One advantage of electronic voting is that it prevents ballots from being lost or misread. In addition, it is much quicker to tally votes via electronic voting as opposed to counting paper ballots. On the other hand, a disadvantage of electronic voting is that hackers could potentially invade the system and tamper with the votes, and this hacking activity could be undetectable.
Another potential con of electronic voting is that the software could malfunction, leading to inaccurate election results. However, electronic voting does make it easier for absentee voters to cast their ballots. In some cases with paper ballots, absentee votes have not been counted because the ballots did not arrive by the deadline.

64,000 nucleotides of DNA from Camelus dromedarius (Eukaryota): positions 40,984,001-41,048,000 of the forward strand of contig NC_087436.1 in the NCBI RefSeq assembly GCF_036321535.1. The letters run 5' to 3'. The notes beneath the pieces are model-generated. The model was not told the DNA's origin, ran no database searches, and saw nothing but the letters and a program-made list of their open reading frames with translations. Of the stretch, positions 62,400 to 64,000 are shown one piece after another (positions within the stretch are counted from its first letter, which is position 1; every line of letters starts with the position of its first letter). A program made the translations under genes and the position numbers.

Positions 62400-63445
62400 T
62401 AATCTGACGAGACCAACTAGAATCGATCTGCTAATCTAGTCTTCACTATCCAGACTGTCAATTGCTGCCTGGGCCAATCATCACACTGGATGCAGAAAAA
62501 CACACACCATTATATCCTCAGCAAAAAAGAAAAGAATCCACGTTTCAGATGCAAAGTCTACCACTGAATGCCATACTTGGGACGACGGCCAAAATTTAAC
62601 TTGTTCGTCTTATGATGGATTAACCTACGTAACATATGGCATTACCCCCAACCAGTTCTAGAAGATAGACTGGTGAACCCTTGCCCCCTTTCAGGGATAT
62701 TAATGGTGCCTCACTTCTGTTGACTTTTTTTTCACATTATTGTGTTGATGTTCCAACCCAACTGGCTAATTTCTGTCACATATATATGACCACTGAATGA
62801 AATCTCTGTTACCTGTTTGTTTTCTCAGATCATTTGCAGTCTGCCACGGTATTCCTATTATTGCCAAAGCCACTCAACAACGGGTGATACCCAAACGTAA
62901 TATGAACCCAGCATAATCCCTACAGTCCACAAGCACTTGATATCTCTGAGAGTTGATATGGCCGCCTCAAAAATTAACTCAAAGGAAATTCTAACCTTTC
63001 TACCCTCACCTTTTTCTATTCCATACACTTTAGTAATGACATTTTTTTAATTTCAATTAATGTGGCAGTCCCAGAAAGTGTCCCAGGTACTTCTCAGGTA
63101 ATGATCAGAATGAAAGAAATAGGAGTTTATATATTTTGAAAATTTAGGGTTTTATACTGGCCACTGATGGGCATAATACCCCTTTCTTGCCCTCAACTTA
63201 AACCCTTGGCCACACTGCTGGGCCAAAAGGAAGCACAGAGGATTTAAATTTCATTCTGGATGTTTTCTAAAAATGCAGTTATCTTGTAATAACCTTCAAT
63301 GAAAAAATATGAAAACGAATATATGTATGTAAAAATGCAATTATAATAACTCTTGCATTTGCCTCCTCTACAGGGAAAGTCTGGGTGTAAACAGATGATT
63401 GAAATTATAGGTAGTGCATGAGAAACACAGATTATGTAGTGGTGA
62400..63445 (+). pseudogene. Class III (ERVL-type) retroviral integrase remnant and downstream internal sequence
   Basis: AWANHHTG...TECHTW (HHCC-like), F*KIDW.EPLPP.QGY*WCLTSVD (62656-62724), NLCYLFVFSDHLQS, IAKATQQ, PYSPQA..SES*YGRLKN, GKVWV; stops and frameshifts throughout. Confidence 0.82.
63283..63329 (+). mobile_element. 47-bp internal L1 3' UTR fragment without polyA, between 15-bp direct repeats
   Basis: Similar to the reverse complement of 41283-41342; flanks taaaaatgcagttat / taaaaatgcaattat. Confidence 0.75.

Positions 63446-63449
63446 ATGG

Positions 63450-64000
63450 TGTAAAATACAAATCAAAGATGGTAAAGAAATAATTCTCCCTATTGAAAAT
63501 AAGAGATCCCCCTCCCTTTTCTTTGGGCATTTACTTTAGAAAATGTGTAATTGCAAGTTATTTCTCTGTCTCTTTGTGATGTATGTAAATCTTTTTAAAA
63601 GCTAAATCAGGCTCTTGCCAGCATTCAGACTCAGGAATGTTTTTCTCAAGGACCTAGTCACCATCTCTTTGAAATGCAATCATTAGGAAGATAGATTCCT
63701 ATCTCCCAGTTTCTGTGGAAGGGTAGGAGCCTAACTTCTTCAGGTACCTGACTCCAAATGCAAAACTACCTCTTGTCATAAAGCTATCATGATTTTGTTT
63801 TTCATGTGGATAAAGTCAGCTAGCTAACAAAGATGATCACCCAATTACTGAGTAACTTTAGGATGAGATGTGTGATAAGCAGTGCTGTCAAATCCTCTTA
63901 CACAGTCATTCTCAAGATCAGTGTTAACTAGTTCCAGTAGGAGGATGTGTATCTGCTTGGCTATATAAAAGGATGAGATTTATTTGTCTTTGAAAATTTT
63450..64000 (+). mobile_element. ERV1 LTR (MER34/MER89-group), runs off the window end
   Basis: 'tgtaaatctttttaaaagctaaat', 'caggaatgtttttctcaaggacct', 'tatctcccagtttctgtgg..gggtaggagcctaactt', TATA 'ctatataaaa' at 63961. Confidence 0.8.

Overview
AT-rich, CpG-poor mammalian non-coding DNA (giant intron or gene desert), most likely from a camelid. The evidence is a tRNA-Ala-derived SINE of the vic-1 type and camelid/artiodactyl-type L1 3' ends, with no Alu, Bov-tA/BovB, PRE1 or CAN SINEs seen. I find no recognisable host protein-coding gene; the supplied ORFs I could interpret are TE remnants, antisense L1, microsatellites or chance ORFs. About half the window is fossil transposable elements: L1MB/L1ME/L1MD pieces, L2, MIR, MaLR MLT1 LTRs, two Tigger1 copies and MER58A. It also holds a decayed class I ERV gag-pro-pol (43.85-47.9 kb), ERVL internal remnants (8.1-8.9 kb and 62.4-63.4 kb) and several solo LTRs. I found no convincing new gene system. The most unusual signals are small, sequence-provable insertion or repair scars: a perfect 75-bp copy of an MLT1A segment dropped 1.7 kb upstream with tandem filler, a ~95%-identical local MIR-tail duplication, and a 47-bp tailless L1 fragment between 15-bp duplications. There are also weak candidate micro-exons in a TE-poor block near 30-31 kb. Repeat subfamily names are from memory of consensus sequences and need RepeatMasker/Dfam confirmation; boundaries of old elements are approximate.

One possible solution is to use a combination of electronic and paper systems. States that use electronic voting machines could consider offering votes a paper ballot as a backup method. States can also offer electronic voting methods to absentee voters while ensuring that each voter has a backup paper ballot. In the event that the United States establishes a completely electronic voting system, constant security and monitoring to protect the integrity of the system are necessary. In that situation, states should use private networks in order to transmit voting data.